Indian Blanket Pictograph
At Fremont Indian State Park
There are many areas throughout Utah where you can view ancient Indian rock art. In a few spots you can see the art from highways, if you look closely. But — for the most part — the artwork is small and blends with background rock, making it difficult tos see. Many people who drive our byways are not even aware it is there.
That's the case along I-70, southwest of Richfield. In the lower end of Clear Creek Canyon, around Fremont Indian State Park, there are numerous rock art figures that can be seen by careful observers. They're difficult to see when you're zipping along at freeway speed, but you can see them easily if you get on the frontage road and drive slowly, studying the rock panels.
There is one large pictograph which can be seen easily from the freeway, even when traveling at high speed, if you look in the right spot. It's located across the freeway from the park, near the east entrance. It depicts an Indian blanket painted on a rock panel several hundred feet up the mountainside.
The rangers at the state park tell the following story about the pictograph, attributing the story to an area resident who heard it when she was a little girl:
Many years ago there was a group of Indians passing through what is now called Clear Creek Canyon, on the way to their winter camping area. While they were in the canyon the new baby of a young Indian woman died, and was buried near the site of the blanket pictograph.
During the winter the young mother could not get the thought of the baby, alone in the cold, out of her mind. The next spring she made preparations and returned to Clear Creek Canyon and painted a blanket on the rock to keep her lost by baby warm during the cold winters.
Thre is an amazing concerntration of ancient Fremont Indian rock art and archaeological sites in the area. A thriving village existed there. I-70 was bulldozed right through the heart of the village, destroying many sites. Fremont Indian State Park was established in an effort to preserve the rest.
There's a wonderful museum at the park. Park rangers guide visitors along trails around the visitor center, pointing out rock art and helping visitors understand what significance it may have had for its creators. It's worth taking the guided tour. The park also provides pamphlets to help hikers find sites away from the visitor center.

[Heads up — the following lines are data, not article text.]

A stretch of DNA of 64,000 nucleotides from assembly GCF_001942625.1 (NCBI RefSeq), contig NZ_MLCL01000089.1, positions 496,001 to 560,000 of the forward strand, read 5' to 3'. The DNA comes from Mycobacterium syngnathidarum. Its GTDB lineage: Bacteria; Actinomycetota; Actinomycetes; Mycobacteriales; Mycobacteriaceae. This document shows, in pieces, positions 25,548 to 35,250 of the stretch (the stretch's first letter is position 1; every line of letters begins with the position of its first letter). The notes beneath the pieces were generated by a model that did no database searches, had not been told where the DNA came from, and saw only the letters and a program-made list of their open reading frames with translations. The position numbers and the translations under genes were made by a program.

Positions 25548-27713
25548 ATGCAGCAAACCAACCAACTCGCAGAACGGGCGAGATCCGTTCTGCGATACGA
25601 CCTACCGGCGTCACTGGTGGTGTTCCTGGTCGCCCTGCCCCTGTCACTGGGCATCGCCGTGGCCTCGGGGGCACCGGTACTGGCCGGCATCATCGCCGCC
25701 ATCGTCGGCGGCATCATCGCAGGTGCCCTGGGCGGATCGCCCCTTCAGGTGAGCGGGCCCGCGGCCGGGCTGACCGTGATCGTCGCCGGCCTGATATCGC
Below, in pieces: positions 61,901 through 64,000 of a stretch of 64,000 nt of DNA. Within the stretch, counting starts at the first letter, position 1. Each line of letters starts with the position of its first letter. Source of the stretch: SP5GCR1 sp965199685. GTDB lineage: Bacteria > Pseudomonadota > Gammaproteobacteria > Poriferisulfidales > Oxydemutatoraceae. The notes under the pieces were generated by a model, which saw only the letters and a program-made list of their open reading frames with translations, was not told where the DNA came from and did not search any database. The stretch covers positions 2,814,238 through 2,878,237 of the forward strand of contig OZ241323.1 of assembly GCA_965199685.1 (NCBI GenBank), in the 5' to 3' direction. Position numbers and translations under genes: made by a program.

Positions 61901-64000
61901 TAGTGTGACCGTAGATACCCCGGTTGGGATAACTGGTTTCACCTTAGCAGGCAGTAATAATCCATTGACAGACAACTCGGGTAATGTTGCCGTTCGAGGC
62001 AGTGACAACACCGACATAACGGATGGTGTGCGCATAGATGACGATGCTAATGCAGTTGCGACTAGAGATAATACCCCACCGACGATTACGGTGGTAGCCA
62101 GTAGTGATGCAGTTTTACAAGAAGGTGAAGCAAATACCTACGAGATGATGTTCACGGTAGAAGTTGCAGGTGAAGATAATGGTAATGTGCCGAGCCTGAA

The Indian blanket is classified as a pictograph because it was painted onto the rock surface. The redish-orange pigment used for the painting has obviously faded a bit over time but it is still surprisingly vivid.
Most of the rock art figures in the area are classified as petroglyphs because they were carved into the rock. The rocks in the canyon develop a dark "desert varnish" on their surface, caused by minerals in the rock oxidizing. When the dark surface is chiseled away the lighter stone shows through, allowing the artist to crease a design which is visible. It must have been tedious work, chipping away the rock to create an intricuate design.
For most of 1,000 years the ancient sites in the canyon survived with little deterioration. But much damage has been done during the last few decades. You can see modern images carved by vandals over ancient ones in many areas. In the blanket pictograph you can see holes where its been shot by high-powered rifles. Some archaeologists fear the rock art may be almost completely destroyed within 100 years. What a shame.
When you visit this canyon, or others with ancient sites, be sure you don't contribute to the problem. Don't climb on the rocks or touch the figures. Many of the rocks crumble easily — you could destroy the art and also hurt yourself. Oil from your fingers contributes to the destruction of the artwork.
Hike on designated trails, and obey park rules.
Fremont in a fun place. Lets keep it that way.
For information contact Fremont Indian State Park, (801) 527-4631.